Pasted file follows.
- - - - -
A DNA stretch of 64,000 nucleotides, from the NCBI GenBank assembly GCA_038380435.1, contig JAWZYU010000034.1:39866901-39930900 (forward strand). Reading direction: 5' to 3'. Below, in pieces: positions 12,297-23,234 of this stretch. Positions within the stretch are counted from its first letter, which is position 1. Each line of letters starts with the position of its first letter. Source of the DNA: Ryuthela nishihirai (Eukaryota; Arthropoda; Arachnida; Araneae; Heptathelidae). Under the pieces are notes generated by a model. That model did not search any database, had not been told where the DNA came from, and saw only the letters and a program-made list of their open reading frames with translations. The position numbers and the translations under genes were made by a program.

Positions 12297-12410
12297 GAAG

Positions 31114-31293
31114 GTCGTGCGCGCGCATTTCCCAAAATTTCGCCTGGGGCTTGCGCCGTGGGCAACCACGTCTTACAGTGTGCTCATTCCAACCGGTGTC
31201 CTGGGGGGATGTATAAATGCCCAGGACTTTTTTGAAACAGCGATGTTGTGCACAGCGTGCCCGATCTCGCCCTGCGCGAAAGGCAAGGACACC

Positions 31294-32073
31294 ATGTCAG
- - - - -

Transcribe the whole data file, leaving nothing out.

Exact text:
A DNA stretch of 64,000 nucleotides, from the NCBI GenBank assembly GCA_038380435.1, contig JAWZYU010000034.1:39866901-39930900 (forward strand). Reading direction: 5' to 3'. Below, in pieces: positions 12,297-23,234 of this stretch. Positions within the stretch are counted from its first letter, which is position 1. Each line of letters starts with the position of its first letter. Source of the DNA: Ryuthela nishihirai (Eukaryota; Arthropoda; Arachnida; Araneae; Heptathelidae). Under the pieces are notes generated by a model. That model did not search any database, had not been told where the DNA came from, and saw only the letters and a program-made list of their open reading frames with translations. The position numbers and the translations under genes were made by a program.

Positions 12297-12410
12297 GAAG

Positions 31114-31293
31114 GTCGTGCGCGCGCATTTCCCAAAATTTCGCCTGGGGCTTGCGCCGTGGGCAACCACGTCTTACAGTGTGCTCATTCCAACCGGTGTC
31201 CTGGGGGGATGTATAAATGCCCAGGACTTTTTTGAAACAGCGATGTTGTGCACAGCGTGCCCGATCTCGCCCTGCGCGAAAGGCAAGGACACC

Positions 31294-32073
31294 ATGTCAG